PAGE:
Customer Experience

Chatbots with a human touch

In financial services, smarter and more personalized bots are winning over tough customers

  • Chatbots in financial services are expected to save companies over $7 billion annually by 2023
  • 64% of companies in the sector report that chatbots are also boosting their Net Promoter Scores
  • The most advanced assistants can make proactive recommendations and understand intent

“Speak to agent.”

If this is what you say most often when you talk to your bank through an 800 number, you’re not alone. Just 46% of bank customers today say they’re happy with their bank’s overall ease of use, quality of service, and customer experience, according to a recent Deloitte survey of more than 17,000 consumers.

That script may soon flip, thanks to increasingly sophisticated chatbots powered by machine learning and natural language processing (NLP).

The newest generation of customer-service chatbots aren’t just trained to understand complex human communication. They’re learning from the data generated by each interaction and getting better at the contextual and emotional understanding that more customers increasingly expect—but frequently don’t get—from banks and insurance companies.

Customer service chatbots showed early promise in sectors like retail and healthcare. Now they’re becoming a major factor in financial services. Chatbots are expected to save banks $7.3 billion per year by 2023, up from an estimated $209 million in annual savings in 2019, according to Juniper Research. That translates to more than 862 million man-hours saved in operations.

More than 4 in 10 consumers say they are more comfortable sharing personal details with a chatbot than with a friend.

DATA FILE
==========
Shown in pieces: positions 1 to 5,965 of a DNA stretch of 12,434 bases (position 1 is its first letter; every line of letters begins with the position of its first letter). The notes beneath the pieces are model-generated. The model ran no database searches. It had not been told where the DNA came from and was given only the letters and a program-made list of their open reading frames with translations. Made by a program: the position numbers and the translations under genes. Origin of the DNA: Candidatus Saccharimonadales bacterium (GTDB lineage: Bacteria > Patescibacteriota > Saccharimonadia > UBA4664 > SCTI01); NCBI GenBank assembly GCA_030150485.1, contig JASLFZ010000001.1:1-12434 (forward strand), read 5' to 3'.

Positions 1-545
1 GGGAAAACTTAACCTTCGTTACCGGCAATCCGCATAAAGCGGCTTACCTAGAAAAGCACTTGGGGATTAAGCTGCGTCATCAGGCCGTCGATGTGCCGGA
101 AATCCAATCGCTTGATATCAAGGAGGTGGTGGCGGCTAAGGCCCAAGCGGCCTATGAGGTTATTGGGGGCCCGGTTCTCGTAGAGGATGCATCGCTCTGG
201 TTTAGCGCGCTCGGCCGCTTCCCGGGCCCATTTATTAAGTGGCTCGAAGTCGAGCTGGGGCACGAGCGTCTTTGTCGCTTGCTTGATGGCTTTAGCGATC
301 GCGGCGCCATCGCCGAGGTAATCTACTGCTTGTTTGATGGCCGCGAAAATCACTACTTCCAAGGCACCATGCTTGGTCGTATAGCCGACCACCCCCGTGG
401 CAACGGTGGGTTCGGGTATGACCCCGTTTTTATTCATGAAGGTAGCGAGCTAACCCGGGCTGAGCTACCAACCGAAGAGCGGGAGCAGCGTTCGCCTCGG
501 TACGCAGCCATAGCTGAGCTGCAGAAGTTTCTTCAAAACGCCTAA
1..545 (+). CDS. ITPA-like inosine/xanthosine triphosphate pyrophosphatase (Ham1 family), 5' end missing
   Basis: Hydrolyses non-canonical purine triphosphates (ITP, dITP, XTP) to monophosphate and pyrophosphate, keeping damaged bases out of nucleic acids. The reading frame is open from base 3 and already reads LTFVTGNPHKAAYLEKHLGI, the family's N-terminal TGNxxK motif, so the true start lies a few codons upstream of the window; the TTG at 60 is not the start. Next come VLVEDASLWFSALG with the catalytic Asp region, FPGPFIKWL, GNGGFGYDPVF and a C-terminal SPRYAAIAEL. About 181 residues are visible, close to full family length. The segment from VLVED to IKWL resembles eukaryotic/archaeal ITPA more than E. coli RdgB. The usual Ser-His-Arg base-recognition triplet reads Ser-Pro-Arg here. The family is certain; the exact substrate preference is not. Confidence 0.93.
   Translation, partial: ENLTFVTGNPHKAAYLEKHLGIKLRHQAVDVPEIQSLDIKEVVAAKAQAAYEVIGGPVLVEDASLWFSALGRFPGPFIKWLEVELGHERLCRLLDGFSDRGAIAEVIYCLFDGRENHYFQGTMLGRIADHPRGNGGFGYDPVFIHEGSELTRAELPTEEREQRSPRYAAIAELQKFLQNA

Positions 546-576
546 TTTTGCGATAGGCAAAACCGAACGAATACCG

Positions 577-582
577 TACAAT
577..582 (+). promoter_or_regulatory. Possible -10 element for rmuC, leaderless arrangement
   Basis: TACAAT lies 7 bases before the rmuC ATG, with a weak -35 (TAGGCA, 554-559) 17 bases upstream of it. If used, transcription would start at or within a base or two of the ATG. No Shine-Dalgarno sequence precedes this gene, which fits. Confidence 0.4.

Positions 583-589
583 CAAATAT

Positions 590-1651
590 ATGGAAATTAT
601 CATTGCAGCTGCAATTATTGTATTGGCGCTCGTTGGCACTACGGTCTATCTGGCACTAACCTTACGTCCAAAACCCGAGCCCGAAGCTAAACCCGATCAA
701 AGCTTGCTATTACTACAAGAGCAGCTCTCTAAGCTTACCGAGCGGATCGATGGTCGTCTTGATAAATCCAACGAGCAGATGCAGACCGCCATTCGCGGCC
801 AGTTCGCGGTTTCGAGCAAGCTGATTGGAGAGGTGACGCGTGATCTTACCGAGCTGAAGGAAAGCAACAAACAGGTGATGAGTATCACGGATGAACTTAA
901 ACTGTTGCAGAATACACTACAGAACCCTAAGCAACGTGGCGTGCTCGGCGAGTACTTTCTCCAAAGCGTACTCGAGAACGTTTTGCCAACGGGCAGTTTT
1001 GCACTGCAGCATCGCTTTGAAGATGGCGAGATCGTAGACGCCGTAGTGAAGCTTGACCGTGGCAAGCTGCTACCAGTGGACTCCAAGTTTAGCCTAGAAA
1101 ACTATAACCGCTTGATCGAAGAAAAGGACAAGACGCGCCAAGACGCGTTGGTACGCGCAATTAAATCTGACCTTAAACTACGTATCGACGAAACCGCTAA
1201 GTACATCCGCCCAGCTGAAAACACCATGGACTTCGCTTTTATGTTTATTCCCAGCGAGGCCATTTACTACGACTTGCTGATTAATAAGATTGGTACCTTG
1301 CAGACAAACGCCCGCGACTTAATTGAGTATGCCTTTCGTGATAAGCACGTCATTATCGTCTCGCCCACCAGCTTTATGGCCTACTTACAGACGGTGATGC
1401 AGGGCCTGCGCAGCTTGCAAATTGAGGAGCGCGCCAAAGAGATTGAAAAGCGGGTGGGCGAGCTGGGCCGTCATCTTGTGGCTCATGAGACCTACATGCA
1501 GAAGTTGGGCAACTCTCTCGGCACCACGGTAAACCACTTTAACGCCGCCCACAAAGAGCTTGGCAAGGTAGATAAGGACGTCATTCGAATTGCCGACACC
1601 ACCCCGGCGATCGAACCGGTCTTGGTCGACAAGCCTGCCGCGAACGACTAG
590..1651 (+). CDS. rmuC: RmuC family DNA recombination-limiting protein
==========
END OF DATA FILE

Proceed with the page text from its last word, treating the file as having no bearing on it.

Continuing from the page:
Customer engagement with chatbots in financial services is also on the rise. In 2017, just 28% of consumers reported interacting with a retail banking or financial services bot, according to a Capgemini report. In 2019, 50% did so. The same report shows that, in addition to time and cost savings, 64% of companies in the sector report that chatbots are boosting their Net Promoter Scores.

As consumers get more comfortable with chatbots and they become a mainstay of support, developers are working hard to raise their functional and emotional IQ. Advances in NLP are allowing them to grasp sentiment and context and communicate more fluidly and personally.

From chat to voice

In 1966, Joseph Weizenbaum created ELIZA, the world’s first chatbot. It paired keyword recognition with a script that mimicked human conversation. More recently, chatbots like Siri and Alexa have become ubiquitous virtual assistants on mobile and home devices. Low-code software development tools and open source APIs have put chatbot design and deployment within reach of almost anyone.

However, chatbot communication skills have mostly been confined to simple requests and FAQ-like searches. As anyone who has endured a dead-end “conversation” with Alexa knows, even the most sophisticated bots can fail to grasp linguistic subtleties like context, emotion, irony, and idiom.